The internet is Not Happy about Facebook buying Oculus

News of Facebook splashing out $2bn to buy virtual reality headset startup Oculus has prompted not only surprise but horror among developers and fans, with the company facing a sizable backlash as the news spreads. Developers and would-be gamers waiting for the consumer Rift headset have reacted for the most part negatively, accusing Oculus of "selling out" and voicing concerns that the project will wither and die at Mark Zuckerberg's hand.

Over at the Oculus blog, the majority of comments are pessimistic or angry (or, indeed, both). Variously described as "an epic betrayal," as well as "a story of betrayal and sellout," one of the common concerns is that Oculus' team will now lose their hunger for the market.

However, Facebook's business model based on advertising is also a frequently-cited worry, with developers taking issue with the idea that the social network might in future try to data-mine their customers.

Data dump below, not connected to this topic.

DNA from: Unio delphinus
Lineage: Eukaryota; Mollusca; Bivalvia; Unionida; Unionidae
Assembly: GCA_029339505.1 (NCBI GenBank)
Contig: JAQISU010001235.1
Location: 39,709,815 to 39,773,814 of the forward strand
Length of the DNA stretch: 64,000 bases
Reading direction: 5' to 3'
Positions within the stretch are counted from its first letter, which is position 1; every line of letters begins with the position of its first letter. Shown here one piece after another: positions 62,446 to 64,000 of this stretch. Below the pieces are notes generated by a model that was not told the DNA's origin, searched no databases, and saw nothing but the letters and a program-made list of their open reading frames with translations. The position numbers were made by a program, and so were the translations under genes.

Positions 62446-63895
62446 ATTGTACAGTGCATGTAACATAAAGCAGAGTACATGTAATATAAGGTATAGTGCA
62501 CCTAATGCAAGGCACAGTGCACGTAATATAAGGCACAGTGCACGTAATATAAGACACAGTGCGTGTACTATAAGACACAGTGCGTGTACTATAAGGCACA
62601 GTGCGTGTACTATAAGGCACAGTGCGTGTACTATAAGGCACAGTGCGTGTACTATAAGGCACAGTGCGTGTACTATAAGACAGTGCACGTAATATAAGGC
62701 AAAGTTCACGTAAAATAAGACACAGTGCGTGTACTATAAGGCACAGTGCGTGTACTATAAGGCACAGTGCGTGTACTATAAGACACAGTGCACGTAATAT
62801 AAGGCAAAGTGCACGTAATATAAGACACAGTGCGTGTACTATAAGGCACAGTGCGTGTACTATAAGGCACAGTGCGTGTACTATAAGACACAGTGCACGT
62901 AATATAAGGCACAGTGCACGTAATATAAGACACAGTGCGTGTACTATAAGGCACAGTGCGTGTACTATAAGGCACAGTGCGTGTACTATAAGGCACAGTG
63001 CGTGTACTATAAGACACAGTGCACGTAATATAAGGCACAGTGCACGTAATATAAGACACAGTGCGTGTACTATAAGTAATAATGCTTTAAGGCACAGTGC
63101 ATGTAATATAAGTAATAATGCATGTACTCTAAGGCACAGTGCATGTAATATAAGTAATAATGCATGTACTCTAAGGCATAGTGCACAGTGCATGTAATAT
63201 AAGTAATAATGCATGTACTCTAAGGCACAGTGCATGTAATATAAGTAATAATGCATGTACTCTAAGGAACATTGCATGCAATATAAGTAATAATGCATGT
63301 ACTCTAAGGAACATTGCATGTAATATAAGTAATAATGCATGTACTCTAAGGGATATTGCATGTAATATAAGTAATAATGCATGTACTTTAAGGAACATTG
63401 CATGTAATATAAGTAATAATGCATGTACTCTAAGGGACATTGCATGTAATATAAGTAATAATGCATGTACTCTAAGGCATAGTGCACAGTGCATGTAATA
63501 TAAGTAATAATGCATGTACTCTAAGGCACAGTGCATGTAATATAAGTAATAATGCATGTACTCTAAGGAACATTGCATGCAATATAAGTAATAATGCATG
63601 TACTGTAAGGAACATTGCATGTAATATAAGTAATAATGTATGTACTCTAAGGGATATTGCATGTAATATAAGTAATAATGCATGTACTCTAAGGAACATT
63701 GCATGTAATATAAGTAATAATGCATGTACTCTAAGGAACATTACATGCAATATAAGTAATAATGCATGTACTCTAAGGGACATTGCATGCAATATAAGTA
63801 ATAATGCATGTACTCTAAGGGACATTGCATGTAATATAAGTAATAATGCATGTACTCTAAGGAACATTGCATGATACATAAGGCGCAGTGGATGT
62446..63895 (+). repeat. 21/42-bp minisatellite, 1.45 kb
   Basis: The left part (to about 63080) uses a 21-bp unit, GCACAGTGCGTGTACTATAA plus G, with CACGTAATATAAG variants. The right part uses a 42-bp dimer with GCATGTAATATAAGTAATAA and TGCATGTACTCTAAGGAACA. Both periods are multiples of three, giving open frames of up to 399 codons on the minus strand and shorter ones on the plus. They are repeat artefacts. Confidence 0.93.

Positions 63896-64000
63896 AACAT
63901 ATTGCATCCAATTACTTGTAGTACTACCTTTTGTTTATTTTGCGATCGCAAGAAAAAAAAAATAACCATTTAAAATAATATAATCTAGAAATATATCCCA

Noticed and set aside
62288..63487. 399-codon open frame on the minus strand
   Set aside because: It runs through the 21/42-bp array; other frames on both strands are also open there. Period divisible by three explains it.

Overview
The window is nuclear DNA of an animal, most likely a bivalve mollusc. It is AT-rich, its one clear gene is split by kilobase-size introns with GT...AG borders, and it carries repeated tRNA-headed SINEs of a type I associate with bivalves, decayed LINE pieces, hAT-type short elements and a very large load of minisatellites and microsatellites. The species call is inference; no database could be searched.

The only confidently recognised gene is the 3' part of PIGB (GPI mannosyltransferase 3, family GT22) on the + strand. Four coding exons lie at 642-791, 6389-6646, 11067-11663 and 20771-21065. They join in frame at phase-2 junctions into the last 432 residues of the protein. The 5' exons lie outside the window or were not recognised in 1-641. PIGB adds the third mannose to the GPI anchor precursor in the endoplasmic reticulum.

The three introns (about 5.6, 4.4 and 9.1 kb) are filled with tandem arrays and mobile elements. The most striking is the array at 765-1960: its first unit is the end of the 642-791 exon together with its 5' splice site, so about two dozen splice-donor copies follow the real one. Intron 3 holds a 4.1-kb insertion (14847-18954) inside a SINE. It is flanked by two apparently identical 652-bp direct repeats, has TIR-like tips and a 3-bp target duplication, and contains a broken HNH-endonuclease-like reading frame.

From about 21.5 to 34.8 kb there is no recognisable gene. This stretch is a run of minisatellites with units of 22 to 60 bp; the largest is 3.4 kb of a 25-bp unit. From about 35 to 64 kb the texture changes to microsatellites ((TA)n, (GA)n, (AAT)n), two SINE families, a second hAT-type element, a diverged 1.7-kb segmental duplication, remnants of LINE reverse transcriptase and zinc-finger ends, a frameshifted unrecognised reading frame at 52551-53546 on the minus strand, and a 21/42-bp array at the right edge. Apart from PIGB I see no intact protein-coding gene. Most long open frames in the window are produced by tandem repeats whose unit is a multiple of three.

It's not the first time a Facebook acquisition has led to vocal disagreement. Two years ago, when the social network spent $1bn buying Instagram, users of the photo-sharing app were loud in their dissatisfaction, not least because they feared for the app's future.

Similar consternation occurred when Facebook bought WhatsApp for $19bn earlier this year, though then the key theme was concern around privacy. Facebook still faces demands from privacy regulators calling for regulators to step in and block the deal.

The WhatsApp story is yet to play out – though founder Jan Koum has gone on record insisting that its privacy policies won't change – though Instagram has thrived since the takeover. The photo app grew 23-percent in terms of users in 2013.

Exactly how many Rift DK2 customers will actually follow through on their threats and cancel their pre-order of the second-generation developer device remains to be seen. Though a minority in terms of volume, there are some hopeful that an injection of Zuckerberg cash will only benefit development of Rift and accelerate Oculus' plans; the company is still yet to announce a release date for the consumer version, for instance.